In general, the metaheuristic optimisation improves the airport layouts. Furthermore, the use of Rule 2 instead of Rule 1 for assigning flights to gates provides better results. The overall best results are produced when Design 2 of the airport apron layout is used in combination with the optimisation process we developed, using the CEM (Rule 3), for assigning flights to gates.

We recommend that Design 2 be used for the apron layout of Lanseria International Airport, and that Rule 3 be followed, or that a similar optimisation of flight-to-gate assignment be done once the airport is operational.



This paper presented a simulation-optimisation study that was used to evaluate four different airport apron layouts and flight-to-gate assignment rules for the future Lanseria Airport in Gauteng, South Africa. The layouts were compared mainly in terms of passenger transfer distance between aircraft and the terminal building. Arrivals and departures were modelled using computer simulation and inflated real-life schedules of O.R. Tambo International Airport. A layout is suggested that can be used with real time flight-to-gate assignment metaheuristic - for example, the cross-entropy method. Also, when a schedule is disturbed by delays, a new assignment plan can be developed immediately.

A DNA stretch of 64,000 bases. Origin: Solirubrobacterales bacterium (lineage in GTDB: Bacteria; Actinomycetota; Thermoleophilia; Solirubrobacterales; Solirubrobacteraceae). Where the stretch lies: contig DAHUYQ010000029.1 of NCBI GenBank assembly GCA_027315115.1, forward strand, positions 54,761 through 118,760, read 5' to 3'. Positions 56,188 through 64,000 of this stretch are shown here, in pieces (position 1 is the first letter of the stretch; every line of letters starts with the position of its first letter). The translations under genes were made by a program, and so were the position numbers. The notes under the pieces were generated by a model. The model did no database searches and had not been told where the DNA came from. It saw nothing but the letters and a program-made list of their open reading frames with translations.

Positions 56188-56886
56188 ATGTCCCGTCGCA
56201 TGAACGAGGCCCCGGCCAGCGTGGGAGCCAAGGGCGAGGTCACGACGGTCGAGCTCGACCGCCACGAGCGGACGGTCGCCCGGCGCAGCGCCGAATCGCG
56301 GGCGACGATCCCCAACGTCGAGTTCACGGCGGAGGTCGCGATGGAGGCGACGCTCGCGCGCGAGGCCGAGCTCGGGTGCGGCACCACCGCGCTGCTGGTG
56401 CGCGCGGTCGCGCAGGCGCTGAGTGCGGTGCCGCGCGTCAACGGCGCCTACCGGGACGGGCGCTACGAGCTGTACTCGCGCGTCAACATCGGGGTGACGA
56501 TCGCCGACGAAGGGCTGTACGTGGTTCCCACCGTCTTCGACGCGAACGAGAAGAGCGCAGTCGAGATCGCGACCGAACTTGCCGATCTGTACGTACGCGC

The layout of Atlanta Hartsfield Airport (and other airports) requires a single underground people mover that ferries passengers between the terminal and the different concourses. The layout proposed for LIA eliminates the need for a people mover, resulting in reduced capital cost in the short and medium term, and reduced operating cost throughout the project lifecycle [2]

The results offer the airport designers additional information that can be considered when finalising the design. It is the intention of VCE to develop the model further as the proposed development approach is applicable to any two runway airport with a midfield terminal [2].



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* Corresponding author
1 The author was enrolled for the MScEng degree at the Department of Industrial Engineering, Stellenbosch University